Hello Spiritual Warriors! Welcome to another week of exploration.
When you close your eyes and ask yourself the question: “who am I?” what comes back to you? Sometimes answers will flow. Sometimes there will be no answers. But most of the time, what flows back is our most prominent role in the moment we ask the question.
If we are solving a problem, we define ourselves as a problem solver; if we are helping someone, we see ourselves as a friend. The self-description often includes our job, our title, what’s on our resume, our relationship to everything and any one in the world. We identify ourselves by our school, our town, our country, our colleagues, our religion, our food choices, what teams we root for, our favorite musical groups, what politics we resonate with, (what politics we don’t resonate with), what authors we read or what actors we like.
We define ourselves by saying internally & externally, I am a… daughter or son, a mother or father, a brother or sister, an aunt or uncle. These orientations to our world help give us an understanding of our relationship to it – and identify it to others.
[Tweet “The perfect time to explore “Who am I?” is when you meditate @davidji_com”]
So the perfect time to begin the exploration of “Who am I?” is when you sit down first thing in the morning to meditate. You can begin your morning meditation practice with any questions or any prayer you feel like starting with. Regardless of what type of meditation style you practice, you can ask
- “Who am I?”
- “What am I grateful for?”
- “Who am I grateful for?”
- “How can I be more accepting today?”
- “How can I flow more compassion into the world?”
- “How can I forgive a bit more today?”
- “How can I be more patient today?”
Asking myself these types of sacred questions creates my trajectory for the day. They often then create a san kalpa – a subtle intention that flows through me throughout the day. When you ask these types of questions – let them simmer for a bit inside you, then release them…let go of them…and let the answers flow throughout the rest of the day, amazing ripples begin to flow.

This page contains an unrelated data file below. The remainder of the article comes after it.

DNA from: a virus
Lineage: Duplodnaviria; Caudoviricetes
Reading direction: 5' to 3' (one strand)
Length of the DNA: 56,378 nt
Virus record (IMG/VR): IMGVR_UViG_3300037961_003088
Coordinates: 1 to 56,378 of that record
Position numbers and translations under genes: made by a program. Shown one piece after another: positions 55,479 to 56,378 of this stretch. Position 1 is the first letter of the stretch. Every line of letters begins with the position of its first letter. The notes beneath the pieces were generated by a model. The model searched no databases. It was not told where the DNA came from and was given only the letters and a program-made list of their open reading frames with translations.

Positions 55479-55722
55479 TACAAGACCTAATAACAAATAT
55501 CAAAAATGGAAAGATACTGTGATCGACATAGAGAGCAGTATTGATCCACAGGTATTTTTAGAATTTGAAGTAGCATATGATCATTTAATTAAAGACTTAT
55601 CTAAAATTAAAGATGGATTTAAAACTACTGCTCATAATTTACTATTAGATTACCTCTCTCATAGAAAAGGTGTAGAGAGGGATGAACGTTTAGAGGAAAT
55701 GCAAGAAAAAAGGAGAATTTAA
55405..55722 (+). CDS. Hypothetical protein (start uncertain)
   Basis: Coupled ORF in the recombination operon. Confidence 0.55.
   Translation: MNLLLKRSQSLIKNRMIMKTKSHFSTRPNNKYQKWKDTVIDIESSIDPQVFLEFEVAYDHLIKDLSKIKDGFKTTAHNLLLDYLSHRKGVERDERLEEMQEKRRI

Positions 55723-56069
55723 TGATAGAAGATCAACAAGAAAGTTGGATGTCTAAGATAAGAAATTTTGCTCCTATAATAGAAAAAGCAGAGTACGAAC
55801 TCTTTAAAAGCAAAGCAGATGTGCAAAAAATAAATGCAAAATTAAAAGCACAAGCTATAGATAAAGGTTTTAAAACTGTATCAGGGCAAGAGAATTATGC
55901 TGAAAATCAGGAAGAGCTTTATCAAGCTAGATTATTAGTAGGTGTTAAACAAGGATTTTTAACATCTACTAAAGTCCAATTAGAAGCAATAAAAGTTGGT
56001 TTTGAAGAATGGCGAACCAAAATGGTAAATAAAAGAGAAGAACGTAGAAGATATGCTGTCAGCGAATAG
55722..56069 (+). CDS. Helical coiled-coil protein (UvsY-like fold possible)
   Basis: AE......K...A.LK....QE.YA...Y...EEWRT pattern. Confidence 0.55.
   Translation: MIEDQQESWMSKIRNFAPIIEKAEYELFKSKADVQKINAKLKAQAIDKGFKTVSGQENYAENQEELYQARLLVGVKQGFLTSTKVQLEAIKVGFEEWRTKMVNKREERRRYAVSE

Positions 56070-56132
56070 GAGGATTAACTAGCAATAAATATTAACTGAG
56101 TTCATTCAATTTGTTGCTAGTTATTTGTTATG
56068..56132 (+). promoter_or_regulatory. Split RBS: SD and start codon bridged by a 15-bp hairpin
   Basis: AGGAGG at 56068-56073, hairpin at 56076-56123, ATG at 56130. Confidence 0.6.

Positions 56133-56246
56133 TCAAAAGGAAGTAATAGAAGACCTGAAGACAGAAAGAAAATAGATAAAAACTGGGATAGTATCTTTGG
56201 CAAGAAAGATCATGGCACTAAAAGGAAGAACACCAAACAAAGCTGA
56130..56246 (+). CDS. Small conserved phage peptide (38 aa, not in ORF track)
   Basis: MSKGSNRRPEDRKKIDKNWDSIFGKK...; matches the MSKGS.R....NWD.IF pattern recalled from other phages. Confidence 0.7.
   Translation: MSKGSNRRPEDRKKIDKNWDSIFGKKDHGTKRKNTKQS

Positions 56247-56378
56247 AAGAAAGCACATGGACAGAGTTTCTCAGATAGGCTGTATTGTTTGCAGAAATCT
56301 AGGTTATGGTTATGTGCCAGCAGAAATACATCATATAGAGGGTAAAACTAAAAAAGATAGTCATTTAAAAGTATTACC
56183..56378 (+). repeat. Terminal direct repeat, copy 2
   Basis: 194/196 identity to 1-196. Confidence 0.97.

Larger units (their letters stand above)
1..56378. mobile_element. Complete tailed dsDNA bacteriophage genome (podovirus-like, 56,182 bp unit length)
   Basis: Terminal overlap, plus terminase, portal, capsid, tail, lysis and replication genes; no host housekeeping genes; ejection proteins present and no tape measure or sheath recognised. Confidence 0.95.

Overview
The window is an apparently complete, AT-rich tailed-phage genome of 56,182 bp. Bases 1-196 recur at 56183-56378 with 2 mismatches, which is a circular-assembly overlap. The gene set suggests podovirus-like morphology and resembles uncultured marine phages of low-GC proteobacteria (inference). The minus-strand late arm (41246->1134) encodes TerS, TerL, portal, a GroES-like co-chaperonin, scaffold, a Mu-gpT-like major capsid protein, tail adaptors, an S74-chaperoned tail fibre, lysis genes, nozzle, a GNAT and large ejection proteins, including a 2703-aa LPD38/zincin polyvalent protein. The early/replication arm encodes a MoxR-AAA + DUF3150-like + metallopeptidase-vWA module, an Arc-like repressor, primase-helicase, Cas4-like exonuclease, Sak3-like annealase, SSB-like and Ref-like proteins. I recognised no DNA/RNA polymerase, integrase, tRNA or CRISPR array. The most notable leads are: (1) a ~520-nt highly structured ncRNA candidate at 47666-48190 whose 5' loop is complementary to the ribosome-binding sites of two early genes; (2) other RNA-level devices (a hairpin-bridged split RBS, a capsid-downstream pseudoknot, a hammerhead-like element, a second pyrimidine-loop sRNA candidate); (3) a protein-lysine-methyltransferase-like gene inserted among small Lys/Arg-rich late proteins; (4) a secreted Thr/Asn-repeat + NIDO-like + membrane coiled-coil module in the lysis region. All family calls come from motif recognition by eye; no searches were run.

Ask the questions… then live the answers!
By asking these questions, listening to answers or silence, AND THEN LETTING GO OF THEM, we set the table for our daily practice. There is no need to bring the questions or the answers into your mind during the meditation. They are already a part of who you are. And as you expand in consciousness, the cosmic dialogue will continue to expand within you, you will connect with what really rests at your core, and you will activate your true potential.
[Tweet “as consciousness expands you activate your true potential @davidji_com”]
These are the aspects of Self that have been explored for thousands of years and are some of the deepest questions you could ever ask yourself. We do nothing with the information that comes to us during meditation. It’s not during meditation that the value of this process takes form. That’s simply a process for making the soil more fertile. It’s outside of meditation, when the seeds you’ve planted in that soil are growing, that you feel more expanded, more creative, more intuitive, and more insightful.
Reflecting on who you are is a stepping-stone to an effortless daily practice, and is a building block for living an expanded, abundant, compassionate life. Of course, you can begin your practice with any ritual that feels comfortable.
What are the questions that are important to you?
Write them down; explore them before meditating for a solid week, and you will feel them unfold in your life. (Remember: Don’t bring these questions or their answers into your meditation.) After you have asked questions and allowed answers to flow (and sometimes there will be no answers), simply release them. Let them go, and begin your meditation.
You can add emphasis to your letting go of them by physically releasing them. Take a long, slow, deep breath in and then let them go. As you exhale, send them out into the universe. Then begin your practice, using your breath, mantra, or another object of your attention.